Wednesday, April 10, 2013


(writing this well before I have any earthly idea who wins the City Election.  Posted to pop up on a timer @seven a.m. the morning after.  Think of this as your polemic "morning after pill".

On May 1, somebody's gonna take office as Mayor.  On May 1, a few somebody's are gonna comprise the City Council.  In a historical sense, no big deal.   Government goes on and nobody's indispensable.

But the garbage needs to be picked up.  The sanitation system needs to be run, The public water supply needs to be operated.  The Public Safety needs to be protected.  Regular staff, left undisturbed, can do all that, no matter who is elected and no matter who is on the city council.

No matter who is elected, the City is going to need leadership.  On the City Council side, aldermen should understand that they are the legislative side and leave the personnel business to the executive branch.  The idiocy of certain aldermen having their little, pet snitches in the various departments, airing their grievances and trying to have some individual alderman become their champion.  Until alderman have the gumption to send these people to their own department heads or immediate upline supervisors, personnel administration will be chaotic...and it doesn't matter who the Mayor is on that score.

Whoever ends up being Mayor will have to understand that and let the employees know what is expected of them.  That person will be told endlessly how important and smart he is and all that will take away from any sensible thought about where he wants to take the city.

Spring supporters probably view Moore as someone who wants the city budget to be about $14.27, have two employees and provide no services.  Moore supporters probably view Spring as someone who wants the City Budget to be about a Billion dollars and have five million employees, all relatives.  At the end of the day, neither is true.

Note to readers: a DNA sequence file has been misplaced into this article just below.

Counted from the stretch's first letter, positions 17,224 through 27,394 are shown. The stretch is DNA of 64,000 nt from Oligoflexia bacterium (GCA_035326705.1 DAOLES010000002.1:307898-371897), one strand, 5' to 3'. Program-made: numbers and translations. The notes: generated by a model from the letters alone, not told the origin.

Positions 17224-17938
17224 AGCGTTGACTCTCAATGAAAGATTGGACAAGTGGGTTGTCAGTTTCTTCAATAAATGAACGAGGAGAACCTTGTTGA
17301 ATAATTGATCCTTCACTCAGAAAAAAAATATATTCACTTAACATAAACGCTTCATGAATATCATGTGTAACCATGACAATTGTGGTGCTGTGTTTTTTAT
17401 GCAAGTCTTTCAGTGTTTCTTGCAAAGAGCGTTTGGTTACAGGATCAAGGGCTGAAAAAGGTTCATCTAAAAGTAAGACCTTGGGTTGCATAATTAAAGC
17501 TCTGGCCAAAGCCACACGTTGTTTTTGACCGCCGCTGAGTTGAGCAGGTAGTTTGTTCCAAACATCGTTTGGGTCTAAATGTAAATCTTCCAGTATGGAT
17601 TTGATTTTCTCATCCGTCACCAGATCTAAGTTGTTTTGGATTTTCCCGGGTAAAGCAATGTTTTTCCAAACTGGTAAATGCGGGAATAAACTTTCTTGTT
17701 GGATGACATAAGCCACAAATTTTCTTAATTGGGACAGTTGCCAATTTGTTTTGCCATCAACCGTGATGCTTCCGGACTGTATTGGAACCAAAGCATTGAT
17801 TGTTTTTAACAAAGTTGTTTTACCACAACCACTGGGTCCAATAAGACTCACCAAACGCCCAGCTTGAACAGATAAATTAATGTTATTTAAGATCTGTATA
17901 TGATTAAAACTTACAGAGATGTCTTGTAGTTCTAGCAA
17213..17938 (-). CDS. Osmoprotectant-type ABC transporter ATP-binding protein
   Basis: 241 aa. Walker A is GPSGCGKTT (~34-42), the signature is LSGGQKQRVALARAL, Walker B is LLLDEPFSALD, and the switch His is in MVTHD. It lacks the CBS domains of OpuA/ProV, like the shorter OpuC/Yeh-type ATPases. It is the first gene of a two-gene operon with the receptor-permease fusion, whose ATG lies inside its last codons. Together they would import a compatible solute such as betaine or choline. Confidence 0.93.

Some suggestions as to how to go forward:

1.     Lose the need to be "The smartest kid in the room."

2.     Do more bi-partisan socializing.  It's perfectly legal, as long as the purpose is not to discuss City business;

3.     Mayor whichever:  Just preside over the damn meeting.  Stay out of the discussion.  If you wanna make some announcements in "new business" knock yourself out, but stay out of the substantive debate.  Police the discussion;

4.     Really learn how the Freedom of Information Process works.  Find out how transparent your City really is--Then support your people instead of insinuating they are withholding public items.  An alderman can do more harm to City morale with of roll of her eyes than any outside complainant.

5.     Challenge actions--this bidding error is a good example--without challenging motives.  Most Republicans and most Democrats filter things through a belief system but they really want to behave ethically and honorably.  Don't automatically assume that mistakes or procedural hiccups are motivated by an evil intent.  If there's a dishonest intent, it'll come out.  You don't have to start out at the "nuclear" setting.

6.      Apply the "mother" test:  "Would my mother be proud of me if I did what I'm considering?"

7.      Perhaps another way of saying the same thing:  Apply the "Right Thing" test--Do the right thing at the right time in the right way for the right reasons.

8.      The truth doesn't have two sides.  This news delivery system we have now perverts facts.  There is not "left news" and "right news".  Try to get FACTS right, then figure out their meaning.

9.      Could everybody keep a sense of humor?  Government and politics is often funny.  Enjoy the funny parts.

Smoke 'em if you got 'em.


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